Recession Fears Return to Wall Street After Short-Lived Recovery

Recession Fears Return to Wall Street After Short-Lived Recovery

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The stock exchanges in New York on Wednesday relinquished a large part of the gains of a day earlier. Recession fears returned to Wall Street after major US banks such as Goldman Sachs and Citigroup indicated that they estimated the risk of an economic contraction higher.

 

In addition, the markets are processing the statement that Federal Reserve Chairman Jerome Powell gives to the US Congress about the policy of the central bank. In his already published speech, it says that the Fed will continue to raise interest rates, but that the US economy is strong enough to handle it.

Shortly after opening, the Dow-Jones index was down 1 percent at 30,225 points. The broad S&P 500 also fell 1 percent to 3727 points and tech gauge Nasdaq lost 0.9 percent to 10,975 points. On Tuesday, the American indicators gained more than 2 percent.

Last week, Wall Street had its worst week in history. The S&P 500, which consists of the five hundred largest publicly traded companies in the United States, is also heading for the largest price loss in the first six months of a year in more than fifty years. The index has fallen 21 percent since the beginning of 2022 and the last time such a loss was suffered was in 1970 when Richard Nixon was president of the US.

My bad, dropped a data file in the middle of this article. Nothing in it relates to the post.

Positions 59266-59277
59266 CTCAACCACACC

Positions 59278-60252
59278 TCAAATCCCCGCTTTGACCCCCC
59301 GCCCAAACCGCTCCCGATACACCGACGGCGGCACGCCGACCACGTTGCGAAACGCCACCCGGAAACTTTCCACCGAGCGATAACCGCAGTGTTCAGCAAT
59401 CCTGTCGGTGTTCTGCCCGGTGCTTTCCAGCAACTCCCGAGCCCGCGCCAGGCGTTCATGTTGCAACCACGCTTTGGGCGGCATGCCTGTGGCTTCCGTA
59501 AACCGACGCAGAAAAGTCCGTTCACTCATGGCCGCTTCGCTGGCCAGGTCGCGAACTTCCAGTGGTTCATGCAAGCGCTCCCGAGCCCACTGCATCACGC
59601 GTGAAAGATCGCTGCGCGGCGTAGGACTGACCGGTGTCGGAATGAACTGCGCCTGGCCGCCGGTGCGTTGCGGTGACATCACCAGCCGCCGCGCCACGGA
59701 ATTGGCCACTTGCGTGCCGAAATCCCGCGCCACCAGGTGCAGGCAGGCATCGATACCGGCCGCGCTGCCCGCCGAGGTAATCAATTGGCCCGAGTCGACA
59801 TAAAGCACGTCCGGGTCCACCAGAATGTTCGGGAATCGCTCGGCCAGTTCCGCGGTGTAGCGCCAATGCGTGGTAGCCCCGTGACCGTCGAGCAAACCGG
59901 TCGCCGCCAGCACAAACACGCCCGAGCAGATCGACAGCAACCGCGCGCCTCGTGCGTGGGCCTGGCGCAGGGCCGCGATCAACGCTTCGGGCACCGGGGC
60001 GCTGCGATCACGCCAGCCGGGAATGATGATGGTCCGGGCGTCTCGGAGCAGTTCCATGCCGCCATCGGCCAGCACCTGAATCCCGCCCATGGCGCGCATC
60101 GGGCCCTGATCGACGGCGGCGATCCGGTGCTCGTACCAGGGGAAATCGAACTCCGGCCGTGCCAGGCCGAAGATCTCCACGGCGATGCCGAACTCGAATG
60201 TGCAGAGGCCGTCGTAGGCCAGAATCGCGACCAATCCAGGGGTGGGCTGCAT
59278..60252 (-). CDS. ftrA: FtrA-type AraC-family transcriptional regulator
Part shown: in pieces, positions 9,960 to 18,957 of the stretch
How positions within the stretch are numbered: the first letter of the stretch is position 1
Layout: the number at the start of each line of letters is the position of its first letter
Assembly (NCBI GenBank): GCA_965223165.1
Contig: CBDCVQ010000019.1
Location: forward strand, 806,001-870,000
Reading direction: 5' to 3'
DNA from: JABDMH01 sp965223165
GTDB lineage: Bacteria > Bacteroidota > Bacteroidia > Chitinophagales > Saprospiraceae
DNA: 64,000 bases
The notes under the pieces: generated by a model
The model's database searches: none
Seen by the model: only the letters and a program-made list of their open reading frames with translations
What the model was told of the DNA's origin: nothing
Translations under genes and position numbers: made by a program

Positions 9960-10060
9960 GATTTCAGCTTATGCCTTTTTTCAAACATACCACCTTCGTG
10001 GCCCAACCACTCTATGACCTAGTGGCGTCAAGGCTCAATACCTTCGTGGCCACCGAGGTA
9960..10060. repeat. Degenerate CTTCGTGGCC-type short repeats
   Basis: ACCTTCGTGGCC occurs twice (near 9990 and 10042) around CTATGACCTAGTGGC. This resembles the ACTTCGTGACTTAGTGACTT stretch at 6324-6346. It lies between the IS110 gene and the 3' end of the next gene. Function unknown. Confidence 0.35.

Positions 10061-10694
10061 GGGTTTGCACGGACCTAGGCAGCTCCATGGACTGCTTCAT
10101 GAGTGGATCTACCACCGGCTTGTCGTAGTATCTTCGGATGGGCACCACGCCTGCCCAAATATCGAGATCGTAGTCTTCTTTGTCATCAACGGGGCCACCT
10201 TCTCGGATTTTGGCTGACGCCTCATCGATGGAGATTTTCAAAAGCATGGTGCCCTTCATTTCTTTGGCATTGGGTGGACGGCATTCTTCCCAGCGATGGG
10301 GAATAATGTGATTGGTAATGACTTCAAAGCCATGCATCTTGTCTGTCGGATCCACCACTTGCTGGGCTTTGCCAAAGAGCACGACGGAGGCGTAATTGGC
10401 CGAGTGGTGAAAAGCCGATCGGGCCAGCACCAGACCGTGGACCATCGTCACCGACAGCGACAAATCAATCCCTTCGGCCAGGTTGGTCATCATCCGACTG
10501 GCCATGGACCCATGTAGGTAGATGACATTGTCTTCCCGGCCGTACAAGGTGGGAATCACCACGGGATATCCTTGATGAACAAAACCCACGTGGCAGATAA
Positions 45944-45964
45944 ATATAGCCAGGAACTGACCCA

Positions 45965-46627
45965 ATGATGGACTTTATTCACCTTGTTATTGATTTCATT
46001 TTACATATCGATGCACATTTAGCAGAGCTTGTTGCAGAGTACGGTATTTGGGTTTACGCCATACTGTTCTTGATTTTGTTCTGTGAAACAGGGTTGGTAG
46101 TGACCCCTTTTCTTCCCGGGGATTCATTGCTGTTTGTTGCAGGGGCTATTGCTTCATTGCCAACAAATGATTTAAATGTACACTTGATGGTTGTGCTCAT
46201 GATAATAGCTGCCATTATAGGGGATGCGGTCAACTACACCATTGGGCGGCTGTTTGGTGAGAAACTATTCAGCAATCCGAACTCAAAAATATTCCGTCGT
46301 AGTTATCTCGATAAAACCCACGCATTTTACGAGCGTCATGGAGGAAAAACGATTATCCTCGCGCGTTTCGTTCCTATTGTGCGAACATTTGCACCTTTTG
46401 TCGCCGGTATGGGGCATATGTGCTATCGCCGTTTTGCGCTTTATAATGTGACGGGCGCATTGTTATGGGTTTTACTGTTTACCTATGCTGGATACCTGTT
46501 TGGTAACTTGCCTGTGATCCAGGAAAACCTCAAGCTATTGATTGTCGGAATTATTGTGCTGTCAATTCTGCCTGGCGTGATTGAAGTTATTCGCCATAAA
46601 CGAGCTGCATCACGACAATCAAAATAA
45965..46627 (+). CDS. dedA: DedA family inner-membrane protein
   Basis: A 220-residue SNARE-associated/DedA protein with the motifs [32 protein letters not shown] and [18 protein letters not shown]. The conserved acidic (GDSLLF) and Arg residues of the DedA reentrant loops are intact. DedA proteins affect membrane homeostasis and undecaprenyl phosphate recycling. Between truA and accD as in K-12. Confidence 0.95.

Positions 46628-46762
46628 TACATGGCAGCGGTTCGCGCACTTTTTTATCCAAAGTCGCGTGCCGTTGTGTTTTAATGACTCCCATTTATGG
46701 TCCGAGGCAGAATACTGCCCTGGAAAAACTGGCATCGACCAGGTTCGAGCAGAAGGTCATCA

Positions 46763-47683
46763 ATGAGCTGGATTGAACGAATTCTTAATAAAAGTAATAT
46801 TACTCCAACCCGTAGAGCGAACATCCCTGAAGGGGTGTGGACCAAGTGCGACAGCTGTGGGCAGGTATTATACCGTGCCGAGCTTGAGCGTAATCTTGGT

Oil producers ExxonMobil and Chevron fell 3.8 and 4.8 percent after a sharp drop in oil prices. Oil prices are under pressure due to fears of declining demand as a result of a possible recession. President Joe Biden also calls on Congress to suspend the federal gasoline tax to keep the high prices at the pump down. A barrel of US oil cost 6.9 percent less at $102. The price of Brent oil fell 6.4 percent to $107.30 a barrel.

Revlon continued its advance and gained more than a quarter in market value. The cosmetics company applied for a postponement of payment last week. However, investors seem to be betting on a restart of the company or a takeover of the group. Home rental platform Airbnb fell more than 2 percent after a piece of advice cut by analysts at JMP Securities.

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